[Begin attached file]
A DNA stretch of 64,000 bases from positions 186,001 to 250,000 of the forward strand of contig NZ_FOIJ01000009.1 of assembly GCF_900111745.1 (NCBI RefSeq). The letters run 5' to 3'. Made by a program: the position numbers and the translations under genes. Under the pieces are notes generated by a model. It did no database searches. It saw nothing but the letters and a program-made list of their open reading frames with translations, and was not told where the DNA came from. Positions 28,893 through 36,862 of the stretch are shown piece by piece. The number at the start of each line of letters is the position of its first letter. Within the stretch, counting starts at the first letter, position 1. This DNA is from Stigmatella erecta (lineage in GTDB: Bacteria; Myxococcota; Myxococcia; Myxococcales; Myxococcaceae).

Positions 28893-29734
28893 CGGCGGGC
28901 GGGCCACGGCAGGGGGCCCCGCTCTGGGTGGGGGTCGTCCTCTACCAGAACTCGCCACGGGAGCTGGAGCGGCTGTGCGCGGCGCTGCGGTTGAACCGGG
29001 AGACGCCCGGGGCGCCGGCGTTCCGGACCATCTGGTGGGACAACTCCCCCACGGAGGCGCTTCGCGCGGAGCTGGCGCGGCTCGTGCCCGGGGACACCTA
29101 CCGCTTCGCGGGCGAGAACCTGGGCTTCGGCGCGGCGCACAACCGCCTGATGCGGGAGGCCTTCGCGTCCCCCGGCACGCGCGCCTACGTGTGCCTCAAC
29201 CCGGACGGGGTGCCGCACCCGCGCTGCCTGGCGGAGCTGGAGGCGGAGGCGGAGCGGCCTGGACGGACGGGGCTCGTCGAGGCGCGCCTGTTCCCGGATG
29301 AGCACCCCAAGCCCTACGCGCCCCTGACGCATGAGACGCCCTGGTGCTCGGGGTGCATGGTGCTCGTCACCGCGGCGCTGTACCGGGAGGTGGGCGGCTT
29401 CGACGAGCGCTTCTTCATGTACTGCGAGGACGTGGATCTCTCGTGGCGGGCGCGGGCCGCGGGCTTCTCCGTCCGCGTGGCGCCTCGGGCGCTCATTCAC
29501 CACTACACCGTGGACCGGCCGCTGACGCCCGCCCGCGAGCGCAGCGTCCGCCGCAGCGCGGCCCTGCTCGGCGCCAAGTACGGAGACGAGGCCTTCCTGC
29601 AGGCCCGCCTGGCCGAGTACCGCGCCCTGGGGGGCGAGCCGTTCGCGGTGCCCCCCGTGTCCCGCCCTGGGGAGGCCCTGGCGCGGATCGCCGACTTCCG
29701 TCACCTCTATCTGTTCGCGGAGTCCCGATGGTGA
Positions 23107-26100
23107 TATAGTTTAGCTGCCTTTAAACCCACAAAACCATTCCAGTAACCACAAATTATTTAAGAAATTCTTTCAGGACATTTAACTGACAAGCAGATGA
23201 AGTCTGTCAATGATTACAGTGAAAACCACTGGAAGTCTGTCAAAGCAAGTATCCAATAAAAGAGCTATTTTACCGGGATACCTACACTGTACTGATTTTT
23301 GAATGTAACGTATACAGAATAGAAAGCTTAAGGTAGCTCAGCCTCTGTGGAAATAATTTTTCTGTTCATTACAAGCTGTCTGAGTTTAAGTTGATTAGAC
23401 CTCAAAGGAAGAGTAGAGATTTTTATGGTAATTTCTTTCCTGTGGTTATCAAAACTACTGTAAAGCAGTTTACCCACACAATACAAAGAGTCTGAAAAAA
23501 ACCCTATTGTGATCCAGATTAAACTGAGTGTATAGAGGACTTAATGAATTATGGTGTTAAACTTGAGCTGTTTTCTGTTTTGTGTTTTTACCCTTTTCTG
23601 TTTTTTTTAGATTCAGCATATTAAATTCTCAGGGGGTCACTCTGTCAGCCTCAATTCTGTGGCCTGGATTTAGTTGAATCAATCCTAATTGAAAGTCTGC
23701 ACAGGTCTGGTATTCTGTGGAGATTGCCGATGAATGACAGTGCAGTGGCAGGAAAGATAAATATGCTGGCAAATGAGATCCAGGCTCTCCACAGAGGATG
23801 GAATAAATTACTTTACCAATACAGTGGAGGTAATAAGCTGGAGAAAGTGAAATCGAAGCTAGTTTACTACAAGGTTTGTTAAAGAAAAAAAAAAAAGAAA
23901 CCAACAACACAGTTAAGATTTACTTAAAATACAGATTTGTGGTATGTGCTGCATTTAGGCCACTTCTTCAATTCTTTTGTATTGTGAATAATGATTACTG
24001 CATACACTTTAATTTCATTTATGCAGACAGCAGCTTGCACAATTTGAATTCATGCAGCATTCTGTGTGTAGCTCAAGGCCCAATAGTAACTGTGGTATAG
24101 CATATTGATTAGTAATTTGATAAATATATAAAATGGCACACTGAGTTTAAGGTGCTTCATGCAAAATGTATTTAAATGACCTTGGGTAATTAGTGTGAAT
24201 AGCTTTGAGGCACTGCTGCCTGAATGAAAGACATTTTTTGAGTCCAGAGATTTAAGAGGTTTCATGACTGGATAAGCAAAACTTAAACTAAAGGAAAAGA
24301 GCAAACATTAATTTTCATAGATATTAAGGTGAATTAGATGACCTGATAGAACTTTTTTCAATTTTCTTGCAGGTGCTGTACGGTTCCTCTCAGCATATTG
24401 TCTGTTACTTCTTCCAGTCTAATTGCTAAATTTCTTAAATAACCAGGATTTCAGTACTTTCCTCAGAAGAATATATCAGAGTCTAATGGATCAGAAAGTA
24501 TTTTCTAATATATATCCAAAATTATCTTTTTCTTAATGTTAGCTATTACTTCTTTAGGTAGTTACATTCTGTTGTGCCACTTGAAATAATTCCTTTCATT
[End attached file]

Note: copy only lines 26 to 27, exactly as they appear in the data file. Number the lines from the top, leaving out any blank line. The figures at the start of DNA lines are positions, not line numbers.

24301 GCAAACATTAATTTTCATAGATATTAAGGTGAATTAGATGACCTGATAGAACTTTTTTCAATTTTCTTGCAGGTGCTGTACGGTTCCTCTCAGCATATTG
24401 TCTGTTACTTCTTCCAGTCTAATTGCTAAATTTCTTAAATAACCAGGATTTCAGTACTTTCCTCAGAAGAATATATCAGAGTCTAATGGATCAGAAAGTA